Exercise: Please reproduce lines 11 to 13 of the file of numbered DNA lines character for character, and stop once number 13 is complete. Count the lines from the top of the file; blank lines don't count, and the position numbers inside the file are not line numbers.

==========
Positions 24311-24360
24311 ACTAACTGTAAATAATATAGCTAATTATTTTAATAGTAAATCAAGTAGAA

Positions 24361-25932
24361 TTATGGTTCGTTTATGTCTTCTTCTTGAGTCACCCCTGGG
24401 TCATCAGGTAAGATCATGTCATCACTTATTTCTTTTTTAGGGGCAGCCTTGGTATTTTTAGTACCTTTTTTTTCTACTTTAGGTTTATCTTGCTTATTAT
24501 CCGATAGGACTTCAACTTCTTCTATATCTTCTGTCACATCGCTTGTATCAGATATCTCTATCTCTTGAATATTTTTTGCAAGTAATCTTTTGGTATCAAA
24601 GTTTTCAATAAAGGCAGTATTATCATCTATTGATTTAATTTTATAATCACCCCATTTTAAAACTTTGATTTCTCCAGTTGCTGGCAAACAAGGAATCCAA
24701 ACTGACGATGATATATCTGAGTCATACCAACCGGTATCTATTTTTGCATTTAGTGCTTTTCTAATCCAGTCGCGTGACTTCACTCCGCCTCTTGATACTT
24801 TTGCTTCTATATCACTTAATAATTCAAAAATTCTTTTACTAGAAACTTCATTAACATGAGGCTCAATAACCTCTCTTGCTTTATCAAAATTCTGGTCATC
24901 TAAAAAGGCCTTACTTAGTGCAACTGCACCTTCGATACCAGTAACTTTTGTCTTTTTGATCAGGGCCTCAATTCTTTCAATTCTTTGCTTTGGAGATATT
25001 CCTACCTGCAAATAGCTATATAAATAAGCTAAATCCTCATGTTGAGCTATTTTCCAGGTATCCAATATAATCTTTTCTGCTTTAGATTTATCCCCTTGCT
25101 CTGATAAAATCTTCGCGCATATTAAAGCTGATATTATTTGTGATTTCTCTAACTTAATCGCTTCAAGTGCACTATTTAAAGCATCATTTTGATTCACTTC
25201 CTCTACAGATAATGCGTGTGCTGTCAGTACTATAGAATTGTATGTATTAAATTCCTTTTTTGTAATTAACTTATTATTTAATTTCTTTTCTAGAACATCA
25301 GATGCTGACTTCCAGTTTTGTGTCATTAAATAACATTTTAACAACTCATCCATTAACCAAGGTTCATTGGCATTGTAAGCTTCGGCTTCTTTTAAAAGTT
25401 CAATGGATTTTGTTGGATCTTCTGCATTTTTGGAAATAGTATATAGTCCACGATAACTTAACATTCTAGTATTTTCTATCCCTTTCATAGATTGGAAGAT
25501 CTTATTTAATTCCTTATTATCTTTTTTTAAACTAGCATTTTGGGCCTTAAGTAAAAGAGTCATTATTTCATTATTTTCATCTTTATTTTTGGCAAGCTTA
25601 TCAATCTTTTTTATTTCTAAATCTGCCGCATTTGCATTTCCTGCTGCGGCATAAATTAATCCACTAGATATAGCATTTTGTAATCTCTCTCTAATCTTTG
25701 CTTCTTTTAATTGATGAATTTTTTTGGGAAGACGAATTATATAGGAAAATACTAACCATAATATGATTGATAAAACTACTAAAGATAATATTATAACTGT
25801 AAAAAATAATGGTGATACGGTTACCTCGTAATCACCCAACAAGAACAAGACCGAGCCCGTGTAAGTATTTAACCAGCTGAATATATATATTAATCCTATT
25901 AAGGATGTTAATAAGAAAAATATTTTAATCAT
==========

25001 CCTACCTGCAAATAGCTATATAAATAAGCTAAATCCTCATGTTGAGCTATTTTCCAGGTATCCAATATAATCTTTTCTGCTTTAGATTTATCCCCTTGCT
25101 CTGATAAAATCTTCGCGCATATTAAAGCTGATATTATTTGTGATTTCTCTAACTTAATCGCTTCAAGTGCACTATTTAAAGCATCATTTTGATTCACTTC
25201 CTCTACAGATAATGCGTGTGCTGTCAGTACTATAGAATTGTATGTATTAAATTCCTTTTTTGTAATTAACTTATTATTTAATTTCTTTTCTAGAACATCA